I went to see the Dan Flavin retrospective at the Hayward Gallery on Tuesday.
Every piece consists of his arrangement of flourescent lights. The tubes are from a narrow range of colours, a narrow range of lengths. Flavin was influenced by the Constructivists, an artistic movement that grew up in the years just after the Russian Revolution, which mad repeated use of a relatively small set of simple elements, which they combined in different ways.
The flourescent lights provide all the light in the gallery: there is no other sources of light in the exhibition apart from the art (well I did spot a couple of lights on the stairs that must have been there for safety reasons). In fact the Hayward haven't just switched off their own lighting, they have totally removed all their lighting: their are no other lights to be seen. You walk around the gallery bathing in the light of Flavin's art.
The experience started to twig with me when I realised that the walls were different colours depending on where you were looking at them from:. Flavin was painting the walls with his lights. I didn't just have to look at the arrangement, shape, and colour of the tubes themselves: I could look all around me at the colours and the luminescence that I was walking in.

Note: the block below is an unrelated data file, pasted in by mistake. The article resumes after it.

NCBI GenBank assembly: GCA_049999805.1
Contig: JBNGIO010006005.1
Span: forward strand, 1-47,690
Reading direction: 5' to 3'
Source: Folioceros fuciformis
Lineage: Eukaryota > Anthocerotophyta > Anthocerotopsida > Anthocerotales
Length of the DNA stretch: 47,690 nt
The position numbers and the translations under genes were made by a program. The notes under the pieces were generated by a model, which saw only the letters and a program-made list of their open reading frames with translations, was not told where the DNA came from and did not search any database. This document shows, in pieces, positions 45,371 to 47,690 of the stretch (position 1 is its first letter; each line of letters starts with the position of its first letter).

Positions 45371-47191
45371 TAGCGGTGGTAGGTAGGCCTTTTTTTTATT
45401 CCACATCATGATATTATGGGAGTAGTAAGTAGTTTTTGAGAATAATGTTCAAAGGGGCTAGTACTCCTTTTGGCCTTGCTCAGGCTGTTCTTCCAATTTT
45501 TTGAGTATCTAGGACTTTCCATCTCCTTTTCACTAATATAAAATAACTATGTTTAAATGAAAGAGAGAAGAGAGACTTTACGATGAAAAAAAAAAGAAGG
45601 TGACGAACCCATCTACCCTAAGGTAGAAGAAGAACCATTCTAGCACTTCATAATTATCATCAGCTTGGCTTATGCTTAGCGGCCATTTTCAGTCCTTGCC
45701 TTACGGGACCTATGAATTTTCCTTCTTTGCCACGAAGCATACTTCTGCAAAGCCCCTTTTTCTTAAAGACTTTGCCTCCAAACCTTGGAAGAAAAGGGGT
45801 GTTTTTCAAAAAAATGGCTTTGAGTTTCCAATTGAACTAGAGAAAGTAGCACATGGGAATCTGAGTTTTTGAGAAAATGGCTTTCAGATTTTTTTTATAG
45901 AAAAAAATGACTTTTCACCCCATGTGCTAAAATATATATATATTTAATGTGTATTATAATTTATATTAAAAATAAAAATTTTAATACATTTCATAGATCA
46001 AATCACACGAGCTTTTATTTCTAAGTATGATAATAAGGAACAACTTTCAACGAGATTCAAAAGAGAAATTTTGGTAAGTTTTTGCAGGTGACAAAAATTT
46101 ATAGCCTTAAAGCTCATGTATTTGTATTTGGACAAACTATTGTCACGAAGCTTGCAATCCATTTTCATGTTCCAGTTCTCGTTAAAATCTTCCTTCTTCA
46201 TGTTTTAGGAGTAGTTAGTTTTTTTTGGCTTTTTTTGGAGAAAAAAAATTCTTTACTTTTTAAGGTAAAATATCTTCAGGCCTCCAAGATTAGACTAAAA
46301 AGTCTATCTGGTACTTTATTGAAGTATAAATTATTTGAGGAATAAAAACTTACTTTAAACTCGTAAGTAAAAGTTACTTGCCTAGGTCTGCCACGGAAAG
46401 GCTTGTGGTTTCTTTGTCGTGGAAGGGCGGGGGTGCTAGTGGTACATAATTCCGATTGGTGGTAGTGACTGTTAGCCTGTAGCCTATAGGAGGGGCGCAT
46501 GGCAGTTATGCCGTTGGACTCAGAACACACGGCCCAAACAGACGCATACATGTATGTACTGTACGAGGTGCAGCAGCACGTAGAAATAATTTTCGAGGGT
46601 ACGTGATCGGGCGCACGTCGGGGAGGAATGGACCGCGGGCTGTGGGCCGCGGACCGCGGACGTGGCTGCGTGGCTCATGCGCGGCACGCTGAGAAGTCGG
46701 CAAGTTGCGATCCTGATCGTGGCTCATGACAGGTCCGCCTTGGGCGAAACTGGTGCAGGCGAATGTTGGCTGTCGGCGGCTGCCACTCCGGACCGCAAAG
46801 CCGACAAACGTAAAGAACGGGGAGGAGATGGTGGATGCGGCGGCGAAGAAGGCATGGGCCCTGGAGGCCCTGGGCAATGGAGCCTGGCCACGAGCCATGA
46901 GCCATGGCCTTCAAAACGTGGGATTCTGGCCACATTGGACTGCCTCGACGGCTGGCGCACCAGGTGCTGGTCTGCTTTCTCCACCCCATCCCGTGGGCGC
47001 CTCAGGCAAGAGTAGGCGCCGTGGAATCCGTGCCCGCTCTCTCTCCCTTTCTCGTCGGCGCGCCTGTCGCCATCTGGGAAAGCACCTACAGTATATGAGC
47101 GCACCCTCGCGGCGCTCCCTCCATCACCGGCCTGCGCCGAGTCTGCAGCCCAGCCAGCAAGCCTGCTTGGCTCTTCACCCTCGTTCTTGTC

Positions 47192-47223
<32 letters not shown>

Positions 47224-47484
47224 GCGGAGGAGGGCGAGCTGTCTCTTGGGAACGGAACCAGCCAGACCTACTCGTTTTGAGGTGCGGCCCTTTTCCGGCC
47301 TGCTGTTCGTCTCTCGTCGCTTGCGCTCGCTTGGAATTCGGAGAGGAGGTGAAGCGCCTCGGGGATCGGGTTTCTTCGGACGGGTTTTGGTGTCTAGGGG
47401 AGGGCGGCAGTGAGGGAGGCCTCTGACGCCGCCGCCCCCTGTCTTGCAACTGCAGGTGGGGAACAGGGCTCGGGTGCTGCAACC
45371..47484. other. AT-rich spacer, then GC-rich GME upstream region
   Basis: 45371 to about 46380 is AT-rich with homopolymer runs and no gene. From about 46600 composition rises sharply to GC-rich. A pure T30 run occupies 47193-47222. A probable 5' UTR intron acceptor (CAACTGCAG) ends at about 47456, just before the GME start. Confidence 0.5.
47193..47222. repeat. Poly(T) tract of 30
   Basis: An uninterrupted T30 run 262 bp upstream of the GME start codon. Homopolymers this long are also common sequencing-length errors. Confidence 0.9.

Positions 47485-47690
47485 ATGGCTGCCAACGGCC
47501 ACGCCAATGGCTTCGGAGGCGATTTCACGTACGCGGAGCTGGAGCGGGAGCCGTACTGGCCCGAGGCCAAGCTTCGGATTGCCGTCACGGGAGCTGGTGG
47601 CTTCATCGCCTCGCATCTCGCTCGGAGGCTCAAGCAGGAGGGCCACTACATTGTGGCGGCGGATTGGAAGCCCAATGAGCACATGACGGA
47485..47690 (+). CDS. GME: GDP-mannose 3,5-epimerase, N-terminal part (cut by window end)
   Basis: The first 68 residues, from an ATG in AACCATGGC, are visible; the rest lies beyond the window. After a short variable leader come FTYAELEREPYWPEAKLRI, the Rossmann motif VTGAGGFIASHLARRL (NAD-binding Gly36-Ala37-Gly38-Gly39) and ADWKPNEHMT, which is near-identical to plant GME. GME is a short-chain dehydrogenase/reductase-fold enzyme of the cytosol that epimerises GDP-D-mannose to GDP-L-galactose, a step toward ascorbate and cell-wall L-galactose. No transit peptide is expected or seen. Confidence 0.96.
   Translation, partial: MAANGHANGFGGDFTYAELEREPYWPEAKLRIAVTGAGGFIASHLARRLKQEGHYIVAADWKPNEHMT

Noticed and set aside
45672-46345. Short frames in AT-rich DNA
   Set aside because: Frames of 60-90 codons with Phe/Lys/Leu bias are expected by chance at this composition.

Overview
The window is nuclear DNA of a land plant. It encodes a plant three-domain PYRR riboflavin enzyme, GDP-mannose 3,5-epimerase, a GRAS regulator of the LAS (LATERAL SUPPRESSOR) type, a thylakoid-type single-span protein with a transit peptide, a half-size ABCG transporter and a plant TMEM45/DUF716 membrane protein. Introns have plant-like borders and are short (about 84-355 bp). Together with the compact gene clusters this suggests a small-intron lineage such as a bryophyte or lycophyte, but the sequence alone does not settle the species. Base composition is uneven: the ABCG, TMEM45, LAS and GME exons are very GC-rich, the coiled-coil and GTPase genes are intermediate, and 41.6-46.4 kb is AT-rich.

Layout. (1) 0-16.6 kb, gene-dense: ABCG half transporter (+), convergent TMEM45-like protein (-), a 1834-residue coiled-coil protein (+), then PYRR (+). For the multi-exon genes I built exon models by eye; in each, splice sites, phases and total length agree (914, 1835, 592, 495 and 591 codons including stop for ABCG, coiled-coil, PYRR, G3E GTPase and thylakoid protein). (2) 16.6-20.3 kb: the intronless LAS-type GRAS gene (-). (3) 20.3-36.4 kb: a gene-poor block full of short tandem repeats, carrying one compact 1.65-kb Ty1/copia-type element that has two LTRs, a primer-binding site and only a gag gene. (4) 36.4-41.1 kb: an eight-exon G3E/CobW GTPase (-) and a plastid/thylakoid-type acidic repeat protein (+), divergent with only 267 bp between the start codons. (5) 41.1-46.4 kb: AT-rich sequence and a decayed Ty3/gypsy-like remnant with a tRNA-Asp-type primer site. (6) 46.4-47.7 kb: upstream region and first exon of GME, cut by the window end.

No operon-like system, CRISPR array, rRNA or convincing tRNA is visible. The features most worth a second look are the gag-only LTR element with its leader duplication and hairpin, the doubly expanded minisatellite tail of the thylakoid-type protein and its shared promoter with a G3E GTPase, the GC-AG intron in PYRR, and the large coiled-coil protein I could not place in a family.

A lot of the pieces are entitled 'monument to' . I found that moving. Flavin is quoted as saying that in calling them monuments he was being ironic because his light tubes don't last anywhere near as long as your traditional stone monument.
Flavin was creating light sculptures which he is dedicating to people: some people he knows, some dead, some alive, some he doesn't know like the Soviet Constructivist V.Tatlin. And he does multiple different monuments: so we think of one main monument someone, but here is Flavin doing 50 monumebts for Tatlin, each composed of a small number of white flourescent tubes, each monument different from the other, different shape, different disposition.
It reminded me of that religious instinct to light candles in a flickering memory to people (as in my wife's Greek church). And I have since learned that Flavin had trained to be a Catholic priest before starting his career as an artist, and had studied Byzantine icons.
Flavin's monument Tatlin is interesting because Tatlin is most famous for designing a monument that was never built, a monument to the Third Socialist International. Well it was never built in Moscow where Tatlin intended. I remember the Transport and General Workers Union had a small one built on the PierHead in Liverpool which my grandad used to take Lucy and I too: I wonder what happened to that: does anyone else remember it?